Prof Stephen Hawking has died aged 76. The Cambridge theoretical physicist was one of the best-known scientists in the world, but what about his discoveries?
His fame among researchers was founded on a series of studies that wed Albert Einstein’s great theory of gravity, general relativity, with the strange world of quantum mechanics, normally applied to tiny things like atoms and molecules.
What Hawking ended up with were descriptions of black holes that could boil themselves out of existence, and equations that described the entire history of the Universe in a single sweep.
Hawking’s most important discoveries
- With the Oxford mathematician Roger Penrose, he showed that if there was a Big Bang, it must have started from an infinitely small point – a singularity
- Black holes radiate energy known as Hawking radiation, while gradually losing mass. This is due to quantum effects near the edge of the black hole, a region called the event horizon
- He predicted the existence of mini-black holes at the time of the Big Bang. These tiny black holes would have been incredibly hot, shedding mass until they vanished – potentially ending their lives in a powerful explosion.
- In the 70s, Hawking considered whether the particles and light entering a black hole were destroyed if the black hole evaporated. Hawking initially thought this “information” was lost from the Universe. But US physicist Leonard Susskind disagreed. These ideas became known as the information paradox. In 2004, Hawking conceded that the information must be conserved.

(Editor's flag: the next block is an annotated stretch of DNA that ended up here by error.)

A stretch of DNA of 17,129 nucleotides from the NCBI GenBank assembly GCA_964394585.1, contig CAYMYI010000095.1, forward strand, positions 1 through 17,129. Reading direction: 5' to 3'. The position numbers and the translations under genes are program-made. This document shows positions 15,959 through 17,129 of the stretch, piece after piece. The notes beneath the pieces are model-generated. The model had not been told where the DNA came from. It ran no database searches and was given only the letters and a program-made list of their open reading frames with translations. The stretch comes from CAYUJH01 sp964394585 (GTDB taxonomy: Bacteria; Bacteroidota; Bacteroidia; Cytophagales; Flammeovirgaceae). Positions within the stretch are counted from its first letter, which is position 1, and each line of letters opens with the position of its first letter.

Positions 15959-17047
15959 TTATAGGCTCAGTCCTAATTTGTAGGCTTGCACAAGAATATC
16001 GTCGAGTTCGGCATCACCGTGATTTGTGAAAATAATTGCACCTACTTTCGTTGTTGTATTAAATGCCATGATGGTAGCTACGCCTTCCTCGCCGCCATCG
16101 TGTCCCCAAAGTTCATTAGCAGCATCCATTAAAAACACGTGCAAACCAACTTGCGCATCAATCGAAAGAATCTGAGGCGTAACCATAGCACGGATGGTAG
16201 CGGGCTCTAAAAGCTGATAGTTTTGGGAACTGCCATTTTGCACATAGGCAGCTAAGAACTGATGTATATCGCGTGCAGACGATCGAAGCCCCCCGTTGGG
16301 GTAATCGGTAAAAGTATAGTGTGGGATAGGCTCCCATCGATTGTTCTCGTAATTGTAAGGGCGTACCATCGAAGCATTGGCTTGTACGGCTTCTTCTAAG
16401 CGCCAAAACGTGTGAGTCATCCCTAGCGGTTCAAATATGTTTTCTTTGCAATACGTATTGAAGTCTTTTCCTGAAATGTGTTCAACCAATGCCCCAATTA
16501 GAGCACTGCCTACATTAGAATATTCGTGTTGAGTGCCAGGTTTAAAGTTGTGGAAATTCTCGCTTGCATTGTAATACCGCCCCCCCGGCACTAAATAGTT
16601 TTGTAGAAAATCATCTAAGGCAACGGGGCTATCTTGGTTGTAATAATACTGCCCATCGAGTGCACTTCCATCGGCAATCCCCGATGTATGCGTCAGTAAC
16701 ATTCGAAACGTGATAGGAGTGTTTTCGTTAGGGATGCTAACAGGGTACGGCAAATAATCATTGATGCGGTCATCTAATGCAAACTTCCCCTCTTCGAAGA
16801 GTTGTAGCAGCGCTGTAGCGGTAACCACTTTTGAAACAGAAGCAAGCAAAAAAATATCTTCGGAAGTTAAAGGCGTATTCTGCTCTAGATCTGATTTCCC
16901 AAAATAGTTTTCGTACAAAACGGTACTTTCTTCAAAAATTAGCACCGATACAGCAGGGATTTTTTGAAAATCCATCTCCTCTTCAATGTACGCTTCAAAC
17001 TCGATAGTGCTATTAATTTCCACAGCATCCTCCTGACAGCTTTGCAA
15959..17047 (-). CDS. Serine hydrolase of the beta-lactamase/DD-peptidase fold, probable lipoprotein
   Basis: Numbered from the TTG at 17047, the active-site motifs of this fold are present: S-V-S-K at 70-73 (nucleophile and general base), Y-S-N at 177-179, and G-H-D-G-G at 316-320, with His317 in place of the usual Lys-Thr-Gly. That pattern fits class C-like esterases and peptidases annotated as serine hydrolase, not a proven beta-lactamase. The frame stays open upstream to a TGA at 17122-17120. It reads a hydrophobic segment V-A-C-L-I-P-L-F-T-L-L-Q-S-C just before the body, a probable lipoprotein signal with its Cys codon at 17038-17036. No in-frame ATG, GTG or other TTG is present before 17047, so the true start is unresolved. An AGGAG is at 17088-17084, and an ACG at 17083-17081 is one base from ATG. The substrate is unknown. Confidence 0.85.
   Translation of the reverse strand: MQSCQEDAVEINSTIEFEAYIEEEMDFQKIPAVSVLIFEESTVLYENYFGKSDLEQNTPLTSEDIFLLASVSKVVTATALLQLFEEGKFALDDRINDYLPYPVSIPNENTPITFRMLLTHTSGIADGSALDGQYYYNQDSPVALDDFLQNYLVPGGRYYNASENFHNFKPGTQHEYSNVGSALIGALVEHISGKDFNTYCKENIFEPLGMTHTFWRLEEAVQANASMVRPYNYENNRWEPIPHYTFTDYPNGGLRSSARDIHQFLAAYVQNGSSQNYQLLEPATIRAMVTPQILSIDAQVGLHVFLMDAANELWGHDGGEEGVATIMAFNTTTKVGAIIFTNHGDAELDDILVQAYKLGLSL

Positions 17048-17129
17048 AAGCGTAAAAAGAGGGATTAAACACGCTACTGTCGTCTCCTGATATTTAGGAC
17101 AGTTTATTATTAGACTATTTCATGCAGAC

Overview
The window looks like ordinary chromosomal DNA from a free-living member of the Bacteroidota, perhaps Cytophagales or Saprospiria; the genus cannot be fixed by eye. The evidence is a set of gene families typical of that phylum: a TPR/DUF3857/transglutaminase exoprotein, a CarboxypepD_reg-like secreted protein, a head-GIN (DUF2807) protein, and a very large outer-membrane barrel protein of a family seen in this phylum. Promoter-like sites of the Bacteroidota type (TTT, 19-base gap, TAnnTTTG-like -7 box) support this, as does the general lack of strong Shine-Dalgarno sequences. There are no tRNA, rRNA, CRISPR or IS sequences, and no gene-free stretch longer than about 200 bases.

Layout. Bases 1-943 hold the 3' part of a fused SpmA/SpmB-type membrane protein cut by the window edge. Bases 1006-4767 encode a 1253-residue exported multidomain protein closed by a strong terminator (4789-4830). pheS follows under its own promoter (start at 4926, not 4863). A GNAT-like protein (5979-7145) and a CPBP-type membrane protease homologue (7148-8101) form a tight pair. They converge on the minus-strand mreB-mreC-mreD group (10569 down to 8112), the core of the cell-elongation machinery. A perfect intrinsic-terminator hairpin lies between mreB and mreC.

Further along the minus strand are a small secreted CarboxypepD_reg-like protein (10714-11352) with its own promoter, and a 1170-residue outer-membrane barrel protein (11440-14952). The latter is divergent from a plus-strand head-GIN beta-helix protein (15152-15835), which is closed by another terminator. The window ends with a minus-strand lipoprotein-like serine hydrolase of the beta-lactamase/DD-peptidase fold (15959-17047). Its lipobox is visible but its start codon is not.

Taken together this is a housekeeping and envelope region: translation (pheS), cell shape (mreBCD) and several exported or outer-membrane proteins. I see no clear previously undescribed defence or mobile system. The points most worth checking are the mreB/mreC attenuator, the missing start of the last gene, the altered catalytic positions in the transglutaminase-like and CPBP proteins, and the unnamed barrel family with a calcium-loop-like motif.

- With the physicist James Hartle, he tried to describe the history of the cosmos in one mathematical expression. But quantum theory shows that the distinctions between space and time are unclear. As a result, the proposal showed there was little point asking what happened before the Big Bang.
His obsession with black holes
Hawking’s first forays into science publication were as a student in the 1960s when he’d had only the first intimations of the motor neurone disease that would become such a big part of his life.
With Oxford mathematician Roger Penrose, he showed that if there was a Big Bang, it must have started from an infinitely small point – in physicist-speak, a “singularity”.
At the time, when the still cooling afterglow of the Big Bang (the cosmic microwave background radiation) had only just been detected on the sky, other cosmologists had hoped for something less radical than the notion of an entire Universe emerging out of nothing.
Together, Hawking and Penrose showed the quest for gentler answers was hopeless.
Making black holes disappear
Hawking’s next venture, in the 1970s, was to show that black holes are not black at all, but are in fact, as the title of one paper put it, “white hot”.
Black holes are the ultimate monster of general relativity. First conceived and named by John Wheeler, they are regions of space so dense that everything within their realm collapses to a single point – another example of a singularity.
At the time, it seemed ridiculous that these gorgons of gravity should have anything to do with the delicate theory of quantum mechanics, designed to explain light and the orbits of electrons in atoms.
But Hawking showed otherwise. In fact, quantum theory completely changes the fate of black holes.